On the Australian mainland
it appears to be an INVASIVE SPECIES which has only been found on the East-coast of Cape York, Qld
Native to South Eastern and Southern Asia, and many Islands in the Pacific and Indian Oceans
Skin-shedding Gecko (Gehyra mutilata) above was active in the daytime and photographed at Nusa Dua in Bali (Indonesia)
Skin-shedding Gecko (Gehyra mutilata) above was photographed in Bali (Indonesia)
- Note that the tail has been broken off and has regrown.
Also note the bulges on its neck where calcium is stored for egg production.
Besides dropping its tail to
survive predation, like most other geckos do, this species also allows its skin to break away from its body, to make its escape.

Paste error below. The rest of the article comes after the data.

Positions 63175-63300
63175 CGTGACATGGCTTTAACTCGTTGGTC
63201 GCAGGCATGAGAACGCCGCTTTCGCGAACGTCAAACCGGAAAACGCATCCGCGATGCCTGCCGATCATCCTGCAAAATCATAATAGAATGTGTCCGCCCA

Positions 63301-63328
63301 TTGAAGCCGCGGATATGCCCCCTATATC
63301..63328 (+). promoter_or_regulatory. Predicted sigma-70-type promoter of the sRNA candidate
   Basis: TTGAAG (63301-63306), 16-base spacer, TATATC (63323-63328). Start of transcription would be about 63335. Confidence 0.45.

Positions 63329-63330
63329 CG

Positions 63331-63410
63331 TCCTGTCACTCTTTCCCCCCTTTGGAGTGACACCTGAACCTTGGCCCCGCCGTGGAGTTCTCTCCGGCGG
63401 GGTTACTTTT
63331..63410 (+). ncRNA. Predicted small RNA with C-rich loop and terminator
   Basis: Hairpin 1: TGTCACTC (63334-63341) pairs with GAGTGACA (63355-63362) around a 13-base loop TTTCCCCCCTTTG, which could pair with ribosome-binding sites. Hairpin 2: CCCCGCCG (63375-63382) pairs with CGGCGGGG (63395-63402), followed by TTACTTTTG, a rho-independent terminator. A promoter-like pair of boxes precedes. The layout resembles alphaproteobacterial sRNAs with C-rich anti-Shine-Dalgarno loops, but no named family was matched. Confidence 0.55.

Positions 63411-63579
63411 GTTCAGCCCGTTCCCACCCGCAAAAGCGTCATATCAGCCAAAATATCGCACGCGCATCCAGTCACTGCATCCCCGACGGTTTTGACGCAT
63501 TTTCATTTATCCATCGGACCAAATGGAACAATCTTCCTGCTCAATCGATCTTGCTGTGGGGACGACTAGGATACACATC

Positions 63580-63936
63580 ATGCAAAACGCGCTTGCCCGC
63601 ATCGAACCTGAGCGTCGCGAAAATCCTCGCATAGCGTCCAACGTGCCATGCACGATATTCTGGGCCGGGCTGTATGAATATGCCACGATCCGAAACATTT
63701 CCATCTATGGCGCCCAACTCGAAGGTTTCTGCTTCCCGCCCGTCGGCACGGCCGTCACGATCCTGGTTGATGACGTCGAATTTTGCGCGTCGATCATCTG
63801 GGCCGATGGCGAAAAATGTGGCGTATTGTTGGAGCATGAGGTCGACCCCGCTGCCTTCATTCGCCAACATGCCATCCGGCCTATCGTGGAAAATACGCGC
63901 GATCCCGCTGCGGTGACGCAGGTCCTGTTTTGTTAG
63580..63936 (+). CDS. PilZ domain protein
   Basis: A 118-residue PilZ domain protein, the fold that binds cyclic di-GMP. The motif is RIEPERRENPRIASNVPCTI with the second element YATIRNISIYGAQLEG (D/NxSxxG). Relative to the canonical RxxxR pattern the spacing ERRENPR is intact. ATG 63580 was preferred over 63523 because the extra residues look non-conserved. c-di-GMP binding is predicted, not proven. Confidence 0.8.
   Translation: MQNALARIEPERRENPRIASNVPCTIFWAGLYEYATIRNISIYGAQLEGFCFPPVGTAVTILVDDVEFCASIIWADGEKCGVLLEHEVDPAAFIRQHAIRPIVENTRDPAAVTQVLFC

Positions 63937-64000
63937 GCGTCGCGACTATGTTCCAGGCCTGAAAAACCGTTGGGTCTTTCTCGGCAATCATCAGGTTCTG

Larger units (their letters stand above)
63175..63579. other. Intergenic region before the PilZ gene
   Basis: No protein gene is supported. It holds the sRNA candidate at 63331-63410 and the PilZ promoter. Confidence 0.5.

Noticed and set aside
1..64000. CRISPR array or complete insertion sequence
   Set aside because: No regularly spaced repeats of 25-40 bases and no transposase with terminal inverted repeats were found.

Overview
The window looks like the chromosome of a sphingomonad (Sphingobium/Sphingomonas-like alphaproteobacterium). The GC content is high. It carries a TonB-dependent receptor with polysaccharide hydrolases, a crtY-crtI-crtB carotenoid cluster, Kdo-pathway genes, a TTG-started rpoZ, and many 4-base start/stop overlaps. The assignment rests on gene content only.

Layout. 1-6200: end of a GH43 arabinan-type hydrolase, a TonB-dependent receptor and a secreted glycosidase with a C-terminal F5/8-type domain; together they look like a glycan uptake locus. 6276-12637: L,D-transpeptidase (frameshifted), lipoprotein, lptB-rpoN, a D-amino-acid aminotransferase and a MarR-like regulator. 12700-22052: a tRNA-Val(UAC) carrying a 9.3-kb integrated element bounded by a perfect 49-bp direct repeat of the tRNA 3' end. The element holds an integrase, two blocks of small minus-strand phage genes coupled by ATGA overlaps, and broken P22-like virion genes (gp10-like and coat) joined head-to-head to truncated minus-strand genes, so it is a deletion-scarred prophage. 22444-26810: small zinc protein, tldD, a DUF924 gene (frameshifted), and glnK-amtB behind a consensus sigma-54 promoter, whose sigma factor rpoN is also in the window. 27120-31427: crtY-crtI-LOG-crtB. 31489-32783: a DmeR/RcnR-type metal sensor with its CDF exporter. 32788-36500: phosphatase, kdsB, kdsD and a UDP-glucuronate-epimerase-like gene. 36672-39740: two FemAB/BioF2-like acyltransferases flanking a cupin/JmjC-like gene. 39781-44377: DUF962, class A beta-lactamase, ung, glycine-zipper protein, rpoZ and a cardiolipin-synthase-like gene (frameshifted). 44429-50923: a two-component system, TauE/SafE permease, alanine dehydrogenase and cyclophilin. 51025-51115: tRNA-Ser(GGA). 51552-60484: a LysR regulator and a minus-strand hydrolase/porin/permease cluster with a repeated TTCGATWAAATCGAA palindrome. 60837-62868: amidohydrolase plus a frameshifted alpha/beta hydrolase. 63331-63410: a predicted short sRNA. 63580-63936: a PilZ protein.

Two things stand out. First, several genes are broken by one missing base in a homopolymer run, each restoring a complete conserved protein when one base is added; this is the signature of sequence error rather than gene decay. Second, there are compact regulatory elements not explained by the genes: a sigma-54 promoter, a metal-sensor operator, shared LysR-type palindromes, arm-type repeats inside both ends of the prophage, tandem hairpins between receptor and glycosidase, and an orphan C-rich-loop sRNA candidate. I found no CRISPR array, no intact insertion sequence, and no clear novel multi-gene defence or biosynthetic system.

Skin-shedding Gecko (Gehyra mutilata) is one of the more common species in Bali (Indonesia), where this photo was taken.
This species is often found in, and around houses and other buildings
Geckos in the Dtella genus (Gehyra) are often confused with the introduced Asian House Gecko (Hemidactylus frenatus) which they sometimes live alongside, however Dtellas have smooth skin, whereas Asian house Geckos have small spines on their tail (unless it has been regrown) and tubercles (small bumps) on their bodies.
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